It is a rare thing when a national culture is revolutionized by a small group of scholars. But that is exactly what happened in 5th-century Armenia, through the efforts of the Holy Translators. The leaders of the movement—Catholicos Sahag Partev and Mesrob Mashdots—truly gambled when they imagined creating an Armenian version of the Bible.
“Armenian art is not something isolated. It is woven into a global network. It needs to be understood for what makes it specifically Armenian, while also being art of global significance.”
The speaker was Dr. Helen C. Evans, addressing an enthusiastic crowd of close to a hundred on Thursday, June 7, at the Diocesan Center in New York.
The king ruled over an empire of many nations, and had a great opinion of himself. He had his own image sculpted in a statue of gold, 90 feet tall, and ordered all the authorities of his realm—political, judicial, religious—to fall down and worship it. Predictably, they all did.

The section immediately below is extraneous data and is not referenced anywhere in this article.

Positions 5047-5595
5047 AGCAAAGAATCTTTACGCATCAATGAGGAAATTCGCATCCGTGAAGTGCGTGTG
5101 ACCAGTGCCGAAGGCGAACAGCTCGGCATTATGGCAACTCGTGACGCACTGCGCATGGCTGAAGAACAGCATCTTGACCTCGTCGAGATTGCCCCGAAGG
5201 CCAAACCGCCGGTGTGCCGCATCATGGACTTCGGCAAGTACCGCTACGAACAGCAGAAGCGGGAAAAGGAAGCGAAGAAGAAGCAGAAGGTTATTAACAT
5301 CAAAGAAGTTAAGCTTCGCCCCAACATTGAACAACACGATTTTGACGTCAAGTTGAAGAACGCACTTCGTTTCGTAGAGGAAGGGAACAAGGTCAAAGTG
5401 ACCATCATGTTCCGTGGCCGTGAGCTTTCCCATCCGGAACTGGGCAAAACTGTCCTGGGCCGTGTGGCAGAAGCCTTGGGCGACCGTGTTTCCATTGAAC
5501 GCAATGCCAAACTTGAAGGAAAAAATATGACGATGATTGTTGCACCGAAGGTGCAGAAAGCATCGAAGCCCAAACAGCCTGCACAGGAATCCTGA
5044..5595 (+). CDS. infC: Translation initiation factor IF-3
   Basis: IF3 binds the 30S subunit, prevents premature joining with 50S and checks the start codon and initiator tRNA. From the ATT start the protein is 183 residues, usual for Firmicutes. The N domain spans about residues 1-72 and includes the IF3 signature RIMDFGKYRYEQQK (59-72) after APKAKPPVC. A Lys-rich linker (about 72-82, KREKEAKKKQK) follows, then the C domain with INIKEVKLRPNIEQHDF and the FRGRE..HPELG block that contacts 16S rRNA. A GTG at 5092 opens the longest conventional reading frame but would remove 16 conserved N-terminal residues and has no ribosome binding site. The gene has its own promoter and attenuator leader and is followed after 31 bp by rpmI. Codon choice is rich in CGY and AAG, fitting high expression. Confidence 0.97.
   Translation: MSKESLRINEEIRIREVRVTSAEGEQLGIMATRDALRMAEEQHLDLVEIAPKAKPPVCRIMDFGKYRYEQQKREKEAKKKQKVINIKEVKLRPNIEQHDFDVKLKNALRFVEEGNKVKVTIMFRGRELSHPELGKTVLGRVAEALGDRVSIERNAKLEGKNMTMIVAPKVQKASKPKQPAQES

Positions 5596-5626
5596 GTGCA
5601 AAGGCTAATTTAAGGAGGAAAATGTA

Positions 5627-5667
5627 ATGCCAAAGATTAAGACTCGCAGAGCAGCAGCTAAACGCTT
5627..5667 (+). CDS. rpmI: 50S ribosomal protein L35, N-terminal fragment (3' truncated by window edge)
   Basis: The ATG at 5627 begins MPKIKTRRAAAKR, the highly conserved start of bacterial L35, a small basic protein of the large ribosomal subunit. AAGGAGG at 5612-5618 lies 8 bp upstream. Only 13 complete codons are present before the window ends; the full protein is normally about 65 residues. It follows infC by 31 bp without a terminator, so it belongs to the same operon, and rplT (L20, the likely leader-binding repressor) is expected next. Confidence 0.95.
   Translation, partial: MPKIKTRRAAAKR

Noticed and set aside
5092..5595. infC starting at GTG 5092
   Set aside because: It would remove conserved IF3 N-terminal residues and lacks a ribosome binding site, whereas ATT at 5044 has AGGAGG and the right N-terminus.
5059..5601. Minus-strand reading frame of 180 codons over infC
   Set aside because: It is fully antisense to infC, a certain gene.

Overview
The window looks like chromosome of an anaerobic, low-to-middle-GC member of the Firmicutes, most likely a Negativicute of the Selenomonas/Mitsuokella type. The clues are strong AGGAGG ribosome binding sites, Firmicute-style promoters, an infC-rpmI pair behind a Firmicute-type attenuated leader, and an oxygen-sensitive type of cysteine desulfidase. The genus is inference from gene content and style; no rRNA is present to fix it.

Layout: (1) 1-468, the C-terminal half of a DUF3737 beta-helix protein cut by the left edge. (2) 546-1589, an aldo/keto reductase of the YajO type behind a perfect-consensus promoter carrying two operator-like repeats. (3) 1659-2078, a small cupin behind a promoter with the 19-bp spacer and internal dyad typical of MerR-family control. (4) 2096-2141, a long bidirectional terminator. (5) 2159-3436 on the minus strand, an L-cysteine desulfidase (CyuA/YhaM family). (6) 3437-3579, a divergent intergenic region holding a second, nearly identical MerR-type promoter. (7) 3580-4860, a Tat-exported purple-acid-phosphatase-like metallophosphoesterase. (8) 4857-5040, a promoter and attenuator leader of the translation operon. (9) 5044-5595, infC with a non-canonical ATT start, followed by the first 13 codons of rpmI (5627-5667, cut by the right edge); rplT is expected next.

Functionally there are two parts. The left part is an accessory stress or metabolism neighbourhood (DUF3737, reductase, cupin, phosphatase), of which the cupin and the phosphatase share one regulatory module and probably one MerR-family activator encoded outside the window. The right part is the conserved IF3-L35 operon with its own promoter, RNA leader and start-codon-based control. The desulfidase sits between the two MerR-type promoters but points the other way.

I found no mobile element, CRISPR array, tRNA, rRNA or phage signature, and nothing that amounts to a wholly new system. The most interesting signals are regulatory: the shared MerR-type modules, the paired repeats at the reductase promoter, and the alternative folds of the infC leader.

“Poor working girl perseveres through the adversities of life and love—but finally makes it big.”
It sounds like the outline of a Grimm’s Fairy Tale—or, given a more contemporary spin, a Danielle Steel novel. But in fact it’s the life story of one of the saints of the Armenian Church: Helena, the mother of the Roman Emperor Constantine, and discoverer of the Holy Cross of our Lord.
My blessings and warm good wishes to you all.
I am writing to you about some troubling news from Armenia in the last few days, regarding a small, vocal group of protestors—clergy and lay people—agitating for the resignation of the Catholicos of All Armenians.